I'm involved in an AI project and we are expanding our testing/implementation environments due to some limitations with our previous environments. We have implemented interfaces to Final Fantasy 11 and the LEGO Mindstorm NXT. The former does not give us enough navigation data to really develop solid movement behaviors and the later provides sensor data that is essentially flat and featureless. Minecraft, however, has a rich environment that is broken down into a finite set of elements which makes it a good environment to develop a behavior based AI system. As such, we are looking to develop a modified client that will either expose user input and "sensor" data to the AI or build in a database interface into the client to read/write the data directly to the interface. To give you a better idea of the the AI project, here's a quick rundown:
Project Looking Glass is a software architecture designed to allow for the implementation of a multiple layered, scale less Artificial Intelligence. This artificially developed intelligent system is inspired by the structure and function of the human Prefrontal Cortex and Frontal Eye Field. An implemented AI on the architecture will serve as the main controller for a number of other projects in development by Valhalla. Despite sounding arcane and complex, this system has applications in Alzheimer's treatment, war gaming, enhanced learning and bureaucracy management.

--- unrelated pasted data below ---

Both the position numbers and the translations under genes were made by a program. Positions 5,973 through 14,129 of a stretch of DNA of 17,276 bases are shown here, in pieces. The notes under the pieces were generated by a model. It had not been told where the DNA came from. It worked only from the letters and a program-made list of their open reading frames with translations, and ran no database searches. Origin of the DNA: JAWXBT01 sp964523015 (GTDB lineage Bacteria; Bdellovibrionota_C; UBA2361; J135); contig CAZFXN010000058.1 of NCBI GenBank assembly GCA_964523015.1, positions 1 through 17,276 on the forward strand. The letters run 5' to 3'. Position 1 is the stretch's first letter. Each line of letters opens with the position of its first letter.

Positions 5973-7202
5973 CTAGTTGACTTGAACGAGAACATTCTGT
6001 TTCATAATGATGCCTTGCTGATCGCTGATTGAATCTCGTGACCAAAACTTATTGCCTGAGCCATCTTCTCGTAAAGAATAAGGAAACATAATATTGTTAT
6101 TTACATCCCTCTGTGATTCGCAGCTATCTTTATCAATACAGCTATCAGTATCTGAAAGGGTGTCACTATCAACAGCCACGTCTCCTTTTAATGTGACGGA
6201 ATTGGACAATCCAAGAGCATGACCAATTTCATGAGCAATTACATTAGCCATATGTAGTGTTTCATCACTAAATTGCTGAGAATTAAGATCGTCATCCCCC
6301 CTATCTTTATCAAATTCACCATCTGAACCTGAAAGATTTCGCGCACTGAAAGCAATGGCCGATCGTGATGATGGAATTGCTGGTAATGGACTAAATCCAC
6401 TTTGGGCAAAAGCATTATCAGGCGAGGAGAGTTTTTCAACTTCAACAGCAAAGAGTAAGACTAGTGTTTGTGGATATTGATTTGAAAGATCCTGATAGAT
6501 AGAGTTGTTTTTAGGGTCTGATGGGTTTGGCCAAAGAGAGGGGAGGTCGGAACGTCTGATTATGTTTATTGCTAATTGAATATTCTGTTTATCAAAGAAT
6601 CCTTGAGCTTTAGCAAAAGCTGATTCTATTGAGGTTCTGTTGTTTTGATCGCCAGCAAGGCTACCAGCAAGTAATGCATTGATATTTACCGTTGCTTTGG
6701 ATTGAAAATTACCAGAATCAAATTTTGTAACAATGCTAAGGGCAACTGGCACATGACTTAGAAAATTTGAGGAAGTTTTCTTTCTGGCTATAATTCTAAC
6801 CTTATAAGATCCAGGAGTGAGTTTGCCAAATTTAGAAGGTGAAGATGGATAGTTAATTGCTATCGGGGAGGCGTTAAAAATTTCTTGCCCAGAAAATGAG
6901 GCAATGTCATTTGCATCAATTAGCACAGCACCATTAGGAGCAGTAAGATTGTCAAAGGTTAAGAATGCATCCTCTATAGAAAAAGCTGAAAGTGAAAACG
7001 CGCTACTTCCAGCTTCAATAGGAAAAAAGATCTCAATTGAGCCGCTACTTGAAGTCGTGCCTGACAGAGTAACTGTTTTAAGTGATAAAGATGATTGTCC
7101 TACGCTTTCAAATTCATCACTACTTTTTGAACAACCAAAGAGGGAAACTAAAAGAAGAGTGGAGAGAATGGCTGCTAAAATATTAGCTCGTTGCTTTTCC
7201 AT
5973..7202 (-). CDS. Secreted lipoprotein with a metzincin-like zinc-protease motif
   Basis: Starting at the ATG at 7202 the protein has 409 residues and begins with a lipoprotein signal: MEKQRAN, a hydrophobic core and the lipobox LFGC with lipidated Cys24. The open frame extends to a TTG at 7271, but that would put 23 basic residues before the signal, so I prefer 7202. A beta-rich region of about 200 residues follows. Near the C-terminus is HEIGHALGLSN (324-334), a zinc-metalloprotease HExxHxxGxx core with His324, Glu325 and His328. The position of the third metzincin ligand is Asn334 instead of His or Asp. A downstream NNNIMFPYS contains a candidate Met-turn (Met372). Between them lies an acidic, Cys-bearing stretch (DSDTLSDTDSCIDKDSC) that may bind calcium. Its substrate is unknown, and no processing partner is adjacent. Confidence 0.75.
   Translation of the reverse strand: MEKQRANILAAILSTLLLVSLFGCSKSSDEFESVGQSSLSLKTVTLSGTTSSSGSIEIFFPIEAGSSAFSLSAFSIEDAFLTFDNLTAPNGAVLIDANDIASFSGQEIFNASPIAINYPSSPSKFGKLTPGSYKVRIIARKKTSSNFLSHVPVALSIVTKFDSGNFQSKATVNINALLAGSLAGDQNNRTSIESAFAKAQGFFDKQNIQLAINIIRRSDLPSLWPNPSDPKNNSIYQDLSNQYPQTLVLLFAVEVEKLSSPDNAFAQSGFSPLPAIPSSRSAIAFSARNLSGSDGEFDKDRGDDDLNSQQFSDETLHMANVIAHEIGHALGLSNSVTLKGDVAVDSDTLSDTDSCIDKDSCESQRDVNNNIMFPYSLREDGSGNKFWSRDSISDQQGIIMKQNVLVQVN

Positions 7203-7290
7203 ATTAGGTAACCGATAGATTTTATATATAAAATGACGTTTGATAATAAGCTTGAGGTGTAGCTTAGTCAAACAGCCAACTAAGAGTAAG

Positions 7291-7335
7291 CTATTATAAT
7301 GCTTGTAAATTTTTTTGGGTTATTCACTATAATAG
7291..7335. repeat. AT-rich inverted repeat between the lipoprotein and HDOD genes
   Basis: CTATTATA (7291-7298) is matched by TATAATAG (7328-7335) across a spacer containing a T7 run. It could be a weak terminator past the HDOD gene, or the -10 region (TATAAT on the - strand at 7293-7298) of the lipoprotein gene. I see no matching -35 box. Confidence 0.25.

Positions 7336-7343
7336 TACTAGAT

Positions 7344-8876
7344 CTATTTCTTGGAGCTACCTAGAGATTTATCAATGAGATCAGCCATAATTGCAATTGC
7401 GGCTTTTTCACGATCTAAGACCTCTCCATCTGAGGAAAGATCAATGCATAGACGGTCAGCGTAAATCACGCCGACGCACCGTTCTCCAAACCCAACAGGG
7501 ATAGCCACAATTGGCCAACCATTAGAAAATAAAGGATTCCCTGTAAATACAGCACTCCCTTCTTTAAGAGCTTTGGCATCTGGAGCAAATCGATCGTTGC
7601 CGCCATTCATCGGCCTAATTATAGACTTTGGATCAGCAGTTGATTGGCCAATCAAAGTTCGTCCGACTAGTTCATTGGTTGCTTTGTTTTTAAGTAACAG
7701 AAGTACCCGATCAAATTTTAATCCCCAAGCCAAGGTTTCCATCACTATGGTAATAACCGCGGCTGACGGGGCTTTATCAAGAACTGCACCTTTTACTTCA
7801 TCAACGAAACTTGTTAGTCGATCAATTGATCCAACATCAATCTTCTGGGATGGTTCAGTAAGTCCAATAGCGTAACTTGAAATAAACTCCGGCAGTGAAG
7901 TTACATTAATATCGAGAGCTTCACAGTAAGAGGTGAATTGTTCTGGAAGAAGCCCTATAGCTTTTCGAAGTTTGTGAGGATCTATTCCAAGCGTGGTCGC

The interface development is just getting started and before we dive into coding I wanted to see if any had experience with this type of interfacing or if anyone was interested in getting involved in the project.
As of today, cardinal movements, camera x and y, jump, left click and right click can all be controlled via the interface through the Project Looking Glass database. Tomorrow I'm going to start digging to find out what "sensor" data is on hand to start feeding to the AI, in particular collision information, local blocks and the fixated block. Once that's finished, I can start recording some training sets and building behaviors.
After some digging I found that the occlusion and frustum checks are done on a renderer by renderer basis and each renderer is tied to a chunk. As such, I can't utilize the Minecrafts Occlusion and frustum for near-field analysis of what is occluded.
However, I decided to develop a ray trace functionality that will looking from the front clipping plane to a max distance and return the first block it encounters. Right now it is set for 9 rays, a center block and all adjacent blocks, but it can be expanded. In order to do this, I build a rotation and translation transformation function so you can set through the ray distances along the player's origin, for which I have chosen the head.
TLDR: I have a list of objects that will contain the nearest block a ray encounters. It should end up like a fusion of a RFID and a sonar.